Depressive symptoms in adulthood and intrauterine exposure to pre-eclampsia: the Helsinki Birth Cohort Study
Article first published online: 18 JUN 2010
© 2010 The Authors Journal compilation © RCOG 2010 BJOG An International Journal of Obstetrics and Gynaecology
BJOG: An International Journal of Obstetrics & Gynaecology
Volume 117, Issue 10, pages 1236–1242, September 2010
How to Cite
Tuovinen, S., Räikkönen, K., Kajantie, E., Pesonen, A., Heinonen, K., Osmond, C., Barker, D. and Eriksson, J. (2010), Depressive symptoms in adulthood and intrauterine exposure to pre-eclampsia: the Helsinki Birth Cohort Study. BJOG: An International Journal of Obstetrics & Gynaecology, 117: 1236–1242. doi: 10.1111/j.1471-0528.2010.02634.x
- Issue published online: 16 AUG 2010
- Article first published online: 18 JUN 2010
- Accepted 6 May 2010. Published Online 18 June 2010.
- Adult age;
- depressive symptoms in offspring;
Please cite this paper as: Tuovinen S, Räikkönen K, Kajantie E, Pesonen A, Heinonen K, Osmond C, Barker D, Eriksson J. Depressive symptoms in adulthood and intrauterine exposure to pre-eclampsia: the Helsinki Birth Cohort Study. BJOG 2010;117:1236–1242.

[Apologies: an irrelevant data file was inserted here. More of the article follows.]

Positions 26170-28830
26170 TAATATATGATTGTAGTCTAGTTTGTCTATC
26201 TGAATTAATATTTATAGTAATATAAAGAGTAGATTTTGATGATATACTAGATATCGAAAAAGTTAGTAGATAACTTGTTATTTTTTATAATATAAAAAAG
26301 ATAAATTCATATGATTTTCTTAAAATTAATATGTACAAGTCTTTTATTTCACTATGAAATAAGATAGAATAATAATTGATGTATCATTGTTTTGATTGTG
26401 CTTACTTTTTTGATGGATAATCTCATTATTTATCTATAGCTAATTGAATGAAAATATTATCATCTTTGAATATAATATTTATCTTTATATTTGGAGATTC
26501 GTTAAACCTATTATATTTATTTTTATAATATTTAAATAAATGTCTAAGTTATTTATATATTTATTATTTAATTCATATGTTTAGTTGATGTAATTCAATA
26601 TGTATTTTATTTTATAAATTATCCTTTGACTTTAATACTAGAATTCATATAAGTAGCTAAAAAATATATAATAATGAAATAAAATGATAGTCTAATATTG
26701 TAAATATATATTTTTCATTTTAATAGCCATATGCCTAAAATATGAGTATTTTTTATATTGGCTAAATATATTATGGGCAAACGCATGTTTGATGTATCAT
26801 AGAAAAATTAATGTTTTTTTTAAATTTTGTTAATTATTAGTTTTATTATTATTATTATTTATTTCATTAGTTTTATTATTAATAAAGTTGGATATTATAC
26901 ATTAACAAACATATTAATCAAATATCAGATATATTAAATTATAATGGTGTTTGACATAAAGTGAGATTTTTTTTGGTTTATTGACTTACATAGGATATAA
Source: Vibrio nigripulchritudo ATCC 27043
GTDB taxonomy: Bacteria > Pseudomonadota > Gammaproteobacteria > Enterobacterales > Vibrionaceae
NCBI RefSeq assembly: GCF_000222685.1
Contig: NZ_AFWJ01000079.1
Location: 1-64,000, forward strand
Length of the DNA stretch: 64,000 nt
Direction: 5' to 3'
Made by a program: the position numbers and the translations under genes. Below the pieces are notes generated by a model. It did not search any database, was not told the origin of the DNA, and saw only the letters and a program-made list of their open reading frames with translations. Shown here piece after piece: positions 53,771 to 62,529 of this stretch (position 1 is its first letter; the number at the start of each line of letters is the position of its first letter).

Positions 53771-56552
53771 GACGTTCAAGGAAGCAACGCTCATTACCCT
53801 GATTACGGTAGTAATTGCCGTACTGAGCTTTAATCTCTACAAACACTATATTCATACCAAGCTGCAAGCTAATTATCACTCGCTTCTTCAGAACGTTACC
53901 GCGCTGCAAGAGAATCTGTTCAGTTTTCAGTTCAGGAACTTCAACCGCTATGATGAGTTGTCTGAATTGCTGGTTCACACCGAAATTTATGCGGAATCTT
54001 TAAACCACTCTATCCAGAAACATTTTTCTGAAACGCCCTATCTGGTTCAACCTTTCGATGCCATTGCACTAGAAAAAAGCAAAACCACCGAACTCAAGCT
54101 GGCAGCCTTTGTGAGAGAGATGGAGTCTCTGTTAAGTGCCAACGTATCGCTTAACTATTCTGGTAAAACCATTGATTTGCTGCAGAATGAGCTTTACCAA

Objective We studied whether pre-eclampsia predicts depressive symptoms in offspring.
Design Retrospective longitudinal cohort study.
Setting Participants in the Helsinki Birth Cohort 1934–44 Study.
Population We classed 788 women and men born at term after a normotensive, hypertensive or pre-eclamptic pregnancy, by using the mother’s blood pressure and urinary protein measurements, at maternity clinics and birth hospitals.
Methods Linear and logistic regression analyses. We made adjustments for the mother’s age and body mass index (BMI) at delivery, the participant’s body size at birth/length of gestation, sex and childhood socio-economic status, age and educational attainment at testing.
Main outcome measures Beck depression inventory (BDI) scores completed twice, at the ages of 60 and 63 years.
Result Participants born after a primiparous pregnancy complicated by pre-eclampsia had over 30% (P < 0.04) higher depressive symptom scores in adulthood compared with those born after a primiparous normotensive pregnancy. We found no evidence of the association between pre-eclampsia and depression among participants born after multiparous pregnancies. Gestational hypertension and depressive symptoms were not significantly associated. The models adjusting for mother’s age and BMI at delivery, the participant’s body size at birth/length of gestation, sex, childhood socio-economic status, age and educational attainment at testing did not change the results.
Conclusion Pre-eclampsia is associated with later depressive symptoms in individuals born at term and after a primiparous pregnancy. These findings are compatible with the adverse fetal ‘programming’ by a suboptimal prenatal environment.